HL Deb 02 July 1835 vol 29 cc172-82
Viscount Duncannon

rose to call the attention of the House to the subject of a letter, an extract from which had been handed to him a few evenings since by the right reverend Prelate near him (the Bishop of Exeter) which he had then stated, he could not reply to. When the extract, however, which reflected on the conduct of Mr. M'Dermott, one of the Commissioners of Public Instruction in Ireland, was placed in his hands, he took the best means in his power to ascertain the facts, and he wrote to Ireland for that purpose. He had received an answer from the Gentleman against whom the charges had been made, which he would presently read to the House. It was a very strange thing, he must observe, that complaints were not made against certain of the Commissioners until their duties had ceased, and proper time for complaint had passed by. All the complainants had waited not only till after the Commissioners had been appointed, but till the Commission in Dublin was at an end, and not one of them had made a complaint till the petition presented by the Bishop of Exeter. Only five complaints had been made of the Commissioners; since, these inquiries had been instituted, and the answers returned he believed to be satisfactory. With respect to all the after-complaints, their Lordships were as well aware of them as he; there were none but such as had been introduced by the right reverend Prelate. With respect to the complaint of Mr. M'Dermott, and the letter which the right reverend Prelate had read relating to him, he had made inquiries, and had received a letter in answer to the following effect: "Mr. M'Dermott admitted that he had attended many meetings on the Roman Catholic claims, and, among others, one in the parish in which the greater part of his property was situated. He said, it was true that the people had chaired him through the town after the meeting, but all this had occurred not recently, but previous to the passing of the Emancipation Bill, and, as well as he could recollect, in the year 1825. It was not true, that he had made any inflamma- tory speech against the police force or Magistrates; he had spoken warmly against the exclusion of men from Civil Offices on account of religious opinions, but nothing more." His Lordship, in conclusion, said that Mr. M'Dermott was a person on whose statements he thought their Lordships might place implicit reliance.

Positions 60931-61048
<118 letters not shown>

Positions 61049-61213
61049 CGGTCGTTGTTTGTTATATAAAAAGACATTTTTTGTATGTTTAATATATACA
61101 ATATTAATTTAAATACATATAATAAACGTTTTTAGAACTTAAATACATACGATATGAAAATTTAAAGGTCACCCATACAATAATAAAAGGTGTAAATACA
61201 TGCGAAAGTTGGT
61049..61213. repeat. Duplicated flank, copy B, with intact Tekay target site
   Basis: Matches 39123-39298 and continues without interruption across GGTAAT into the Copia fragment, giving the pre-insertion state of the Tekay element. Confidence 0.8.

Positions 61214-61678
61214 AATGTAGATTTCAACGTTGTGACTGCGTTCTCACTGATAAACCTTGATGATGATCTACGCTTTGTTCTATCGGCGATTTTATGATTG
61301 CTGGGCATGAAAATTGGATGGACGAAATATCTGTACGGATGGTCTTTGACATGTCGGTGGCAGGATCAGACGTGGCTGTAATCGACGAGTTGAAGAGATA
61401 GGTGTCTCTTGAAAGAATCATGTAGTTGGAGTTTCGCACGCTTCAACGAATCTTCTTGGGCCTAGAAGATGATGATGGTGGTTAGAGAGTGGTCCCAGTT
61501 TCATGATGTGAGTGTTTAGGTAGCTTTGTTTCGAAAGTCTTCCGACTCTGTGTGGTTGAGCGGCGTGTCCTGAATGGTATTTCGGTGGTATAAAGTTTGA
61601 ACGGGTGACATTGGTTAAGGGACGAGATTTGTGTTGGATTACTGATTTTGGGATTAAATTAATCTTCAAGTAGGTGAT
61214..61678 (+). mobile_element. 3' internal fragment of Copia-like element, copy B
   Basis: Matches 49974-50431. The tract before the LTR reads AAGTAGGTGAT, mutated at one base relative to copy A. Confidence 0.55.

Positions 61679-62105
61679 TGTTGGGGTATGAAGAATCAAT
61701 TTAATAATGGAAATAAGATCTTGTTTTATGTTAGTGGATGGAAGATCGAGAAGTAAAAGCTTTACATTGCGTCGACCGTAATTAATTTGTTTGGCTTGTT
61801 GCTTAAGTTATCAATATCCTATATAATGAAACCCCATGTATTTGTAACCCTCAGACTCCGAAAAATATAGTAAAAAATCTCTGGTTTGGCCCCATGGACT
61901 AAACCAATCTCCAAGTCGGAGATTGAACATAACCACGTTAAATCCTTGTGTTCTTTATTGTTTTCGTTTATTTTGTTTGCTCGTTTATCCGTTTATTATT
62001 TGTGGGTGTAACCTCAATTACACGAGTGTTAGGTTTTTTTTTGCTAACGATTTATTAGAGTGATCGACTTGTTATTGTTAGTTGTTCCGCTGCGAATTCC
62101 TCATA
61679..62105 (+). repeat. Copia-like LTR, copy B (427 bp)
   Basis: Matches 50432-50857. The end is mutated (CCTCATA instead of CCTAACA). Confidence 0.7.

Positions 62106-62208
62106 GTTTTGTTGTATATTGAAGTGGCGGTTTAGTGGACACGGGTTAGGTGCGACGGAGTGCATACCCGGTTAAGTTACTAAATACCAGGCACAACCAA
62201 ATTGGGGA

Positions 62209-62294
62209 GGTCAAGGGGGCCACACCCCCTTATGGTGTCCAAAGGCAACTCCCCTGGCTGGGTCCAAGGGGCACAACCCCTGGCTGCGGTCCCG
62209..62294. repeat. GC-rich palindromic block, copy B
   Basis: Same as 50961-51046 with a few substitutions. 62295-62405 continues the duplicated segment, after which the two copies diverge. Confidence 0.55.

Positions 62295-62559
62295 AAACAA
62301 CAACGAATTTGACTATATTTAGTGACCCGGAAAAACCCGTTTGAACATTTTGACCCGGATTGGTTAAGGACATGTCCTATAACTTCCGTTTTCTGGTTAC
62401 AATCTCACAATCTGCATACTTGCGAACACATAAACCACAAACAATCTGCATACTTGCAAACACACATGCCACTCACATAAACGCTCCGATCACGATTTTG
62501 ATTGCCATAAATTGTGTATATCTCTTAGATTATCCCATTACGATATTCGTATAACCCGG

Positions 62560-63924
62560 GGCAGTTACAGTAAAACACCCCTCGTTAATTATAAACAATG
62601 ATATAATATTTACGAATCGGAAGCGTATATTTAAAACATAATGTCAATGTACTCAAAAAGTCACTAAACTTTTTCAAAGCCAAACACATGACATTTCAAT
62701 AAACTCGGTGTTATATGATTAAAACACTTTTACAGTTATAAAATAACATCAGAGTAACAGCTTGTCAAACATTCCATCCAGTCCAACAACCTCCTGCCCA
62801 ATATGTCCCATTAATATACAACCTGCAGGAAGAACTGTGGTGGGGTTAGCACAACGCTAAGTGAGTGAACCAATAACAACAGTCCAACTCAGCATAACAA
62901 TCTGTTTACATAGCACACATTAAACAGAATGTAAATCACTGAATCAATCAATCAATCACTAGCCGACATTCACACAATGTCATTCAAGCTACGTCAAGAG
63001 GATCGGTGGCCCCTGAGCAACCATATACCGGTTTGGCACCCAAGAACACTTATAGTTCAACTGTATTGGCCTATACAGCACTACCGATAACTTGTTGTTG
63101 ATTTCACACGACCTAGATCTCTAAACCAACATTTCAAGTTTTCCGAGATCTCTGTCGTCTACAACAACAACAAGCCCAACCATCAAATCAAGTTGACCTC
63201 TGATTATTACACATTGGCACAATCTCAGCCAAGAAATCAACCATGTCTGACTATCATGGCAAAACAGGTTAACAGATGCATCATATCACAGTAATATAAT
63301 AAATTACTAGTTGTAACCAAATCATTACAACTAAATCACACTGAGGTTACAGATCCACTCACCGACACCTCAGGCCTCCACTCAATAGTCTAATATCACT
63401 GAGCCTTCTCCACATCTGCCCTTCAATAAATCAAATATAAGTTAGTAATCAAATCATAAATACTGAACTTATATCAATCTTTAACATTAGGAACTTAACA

The Bishop of Exeter